It is axiomatic that the amount of child support one pays is calculated, in large part, according to the incomes of the parents of the child(ren) for which support is being sought. As a result, a reduction in one’s income can, and often does, result in a reduction in one’s child support obligation; however, there are times when one experiences a reduction in income and such a reduction does not permit a concomitant reduction in child support. The matter of Grigoruk v. Grigoruk, 912 A.2d 311 (Pa.Super. 2006), helps clarify when one may reduce one’s income and receive a consequent reduction in child support.
In Grigoruk, the mother, for the eight years prior to the opinion that is the subject of this article, was employed in various positions earning between $84,000 and $101,400 a year. She had an extensive education, including a doctorate degree, and had an impressive work history, including working as a certified teacher, school principle and school superintendent. She also served as the chief executive director of the Greater Lehigh Valley Girl Scout Council, earning $90,000 a year. After several years working with the Girl Scouts, the mother chose to take her career in a different direction, and secured a position as a reading specialist earning $52,000.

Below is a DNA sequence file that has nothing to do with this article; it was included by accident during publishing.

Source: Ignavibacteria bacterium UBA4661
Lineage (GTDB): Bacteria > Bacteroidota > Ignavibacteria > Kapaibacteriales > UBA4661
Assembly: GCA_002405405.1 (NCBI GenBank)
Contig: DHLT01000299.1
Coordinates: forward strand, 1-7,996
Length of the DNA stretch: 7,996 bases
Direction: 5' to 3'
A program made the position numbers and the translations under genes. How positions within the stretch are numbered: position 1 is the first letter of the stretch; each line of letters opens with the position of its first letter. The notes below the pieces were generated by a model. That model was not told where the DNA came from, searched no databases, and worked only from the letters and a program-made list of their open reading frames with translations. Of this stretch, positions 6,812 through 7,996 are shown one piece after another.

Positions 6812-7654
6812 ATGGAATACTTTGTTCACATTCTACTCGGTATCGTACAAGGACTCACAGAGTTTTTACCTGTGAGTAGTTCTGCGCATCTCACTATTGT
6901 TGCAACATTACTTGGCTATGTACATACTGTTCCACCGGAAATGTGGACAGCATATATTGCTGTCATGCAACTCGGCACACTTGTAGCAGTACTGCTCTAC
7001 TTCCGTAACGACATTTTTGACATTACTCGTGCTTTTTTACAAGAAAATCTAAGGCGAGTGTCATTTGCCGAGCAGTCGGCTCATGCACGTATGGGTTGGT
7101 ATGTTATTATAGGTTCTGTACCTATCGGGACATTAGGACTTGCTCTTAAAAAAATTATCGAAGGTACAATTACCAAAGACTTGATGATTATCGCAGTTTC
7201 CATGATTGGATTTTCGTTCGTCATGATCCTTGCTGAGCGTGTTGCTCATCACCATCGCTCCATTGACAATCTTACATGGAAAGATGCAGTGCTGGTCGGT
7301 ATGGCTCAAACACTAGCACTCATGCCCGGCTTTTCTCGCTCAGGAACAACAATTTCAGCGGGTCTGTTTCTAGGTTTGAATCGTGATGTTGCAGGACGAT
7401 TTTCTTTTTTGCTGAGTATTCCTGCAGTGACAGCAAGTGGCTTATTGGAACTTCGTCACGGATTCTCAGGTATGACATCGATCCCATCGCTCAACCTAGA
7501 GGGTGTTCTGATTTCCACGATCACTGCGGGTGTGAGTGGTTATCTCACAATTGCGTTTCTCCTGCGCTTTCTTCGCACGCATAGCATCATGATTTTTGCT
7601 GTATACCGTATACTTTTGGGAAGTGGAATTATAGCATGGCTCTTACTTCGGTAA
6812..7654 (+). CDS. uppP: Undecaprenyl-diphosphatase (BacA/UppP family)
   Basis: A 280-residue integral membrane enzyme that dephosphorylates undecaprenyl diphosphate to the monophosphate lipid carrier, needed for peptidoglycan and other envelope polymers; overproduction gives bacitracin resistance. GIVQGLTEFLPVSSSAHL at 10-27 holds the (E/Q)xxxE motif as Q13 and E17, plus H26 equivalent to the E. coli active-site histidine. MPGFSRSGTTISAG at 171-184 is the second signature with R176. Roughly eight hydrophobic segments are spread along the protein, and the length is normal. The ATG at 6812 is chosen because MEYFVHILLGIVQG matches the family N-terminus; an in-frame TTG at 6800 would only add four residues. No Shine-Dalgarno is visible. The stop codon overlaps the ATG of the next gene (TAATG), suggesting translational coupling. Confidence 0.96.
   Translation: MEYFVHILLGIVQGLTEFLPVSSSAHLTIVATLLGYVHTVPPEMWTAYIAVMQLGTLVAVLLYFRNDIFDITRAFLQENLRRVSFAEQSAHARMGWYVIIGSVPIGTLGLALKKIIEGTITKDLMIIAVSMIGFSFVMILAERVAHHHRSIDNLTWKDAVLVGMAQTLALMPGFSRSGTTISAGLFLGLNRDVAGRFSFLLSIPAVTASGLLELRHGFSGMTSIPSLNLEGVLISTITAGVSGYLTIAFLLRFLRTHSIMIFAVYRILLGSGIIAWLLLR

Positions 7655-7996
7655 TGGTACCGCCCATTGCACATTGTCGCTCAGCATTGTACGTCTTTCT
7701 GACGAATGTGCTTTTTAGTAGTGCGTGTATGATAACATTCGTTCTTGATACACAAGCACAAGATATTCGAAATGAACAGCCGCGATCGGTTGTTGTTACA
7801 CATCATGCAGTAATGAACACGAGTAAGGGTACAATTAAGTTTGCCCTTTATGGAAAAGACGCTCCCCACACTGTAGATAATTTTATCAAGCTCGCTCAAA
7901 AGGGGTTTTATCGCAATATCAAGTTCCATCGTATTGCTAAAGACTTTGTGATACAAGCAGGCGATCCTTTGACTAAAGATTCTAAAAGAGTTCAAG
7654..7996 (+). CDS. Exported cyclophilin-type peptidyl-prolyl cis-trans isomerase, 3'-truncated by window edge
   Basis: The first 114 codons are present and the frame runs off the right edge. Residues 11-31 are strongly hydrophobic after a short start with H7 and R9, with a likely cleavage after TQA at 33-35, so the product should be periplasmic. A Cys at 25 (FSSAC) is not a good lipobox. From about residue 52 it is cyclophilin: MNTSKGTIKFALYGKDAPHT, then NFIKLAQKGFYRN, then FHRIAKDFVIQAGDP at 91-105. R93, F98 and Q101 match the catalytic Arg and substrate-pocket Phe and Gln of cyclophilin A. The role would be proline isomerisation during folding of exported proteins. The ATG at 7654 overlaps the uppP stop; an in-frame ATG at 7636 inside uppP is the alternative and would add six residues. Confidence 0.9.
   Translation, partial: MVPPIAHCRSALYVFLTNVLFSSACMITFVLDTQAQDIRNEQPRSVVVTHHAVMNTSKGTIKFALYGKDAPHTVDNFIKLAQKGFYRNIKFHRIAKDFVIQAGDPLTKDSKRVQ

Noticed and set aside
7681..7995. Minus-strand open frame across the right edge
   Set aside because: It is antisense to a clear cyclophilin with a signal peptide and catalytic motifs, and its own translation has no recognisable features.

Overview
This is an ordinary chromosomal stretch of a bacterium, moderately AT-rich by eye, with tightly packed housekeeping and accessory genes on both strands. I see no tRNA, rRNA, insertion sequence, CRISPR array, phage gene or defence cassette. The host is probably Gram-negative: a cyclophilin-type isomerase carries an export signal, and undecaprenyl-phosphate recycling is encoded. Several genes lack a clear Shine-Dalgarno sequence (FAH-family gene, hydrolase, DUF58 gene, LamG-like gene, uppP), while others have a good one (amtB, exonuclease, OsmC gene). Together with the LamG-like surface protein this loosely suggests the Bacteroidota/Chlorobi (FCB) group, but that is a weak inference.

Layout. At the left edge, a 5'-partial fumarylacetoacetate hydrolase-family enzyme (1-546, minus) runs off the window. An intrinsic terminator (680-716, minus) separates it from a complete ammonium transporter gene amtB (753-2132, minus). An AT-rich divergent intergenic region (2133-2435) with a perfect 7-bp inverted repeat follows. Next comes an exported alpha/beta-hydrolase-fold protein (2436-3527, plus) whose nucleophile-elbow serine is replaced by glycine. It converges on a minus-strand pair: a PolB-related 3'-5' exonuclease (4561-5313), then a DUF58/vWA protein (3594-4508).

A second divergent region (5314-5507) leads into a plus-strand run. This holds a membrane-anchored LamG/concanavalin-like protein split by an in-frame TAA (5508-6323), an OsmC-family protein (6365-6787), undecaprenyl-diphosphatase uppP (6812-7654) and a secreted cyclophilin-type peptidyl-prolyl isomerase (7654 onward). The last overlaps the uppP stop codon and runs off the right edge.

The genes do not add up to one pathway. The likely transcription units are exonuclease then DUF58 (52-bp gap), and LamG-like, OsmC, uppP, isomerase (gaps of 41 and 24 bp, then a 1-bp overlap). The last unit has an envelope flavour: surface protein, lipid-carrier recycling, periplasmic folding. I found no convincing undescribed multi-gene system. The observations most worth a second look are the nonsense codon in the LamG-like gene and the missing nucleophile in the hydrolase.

This content has been archived. It is available through our partners, LexisNexis® and Bloomberg Law.
To view this content, please continue to their sites.
Not a Lexis Subscriber?
Not a Bloomberg Law Subscriber?
LexisNexis® and Bloomberg Law are third party online distributors of the broad collection of current and archived versions of ALM's legal news publications. LexisNexis® and Bloomberg Law customers are able to access and use ALM's content, including content from the National Law Journal, The American Lawyer, Legaltech News, The New York Law Journal, and Corporate Counsel, as well as other sources of legal information.
For questions call 1-877-256-2472 or contact us at [email protected]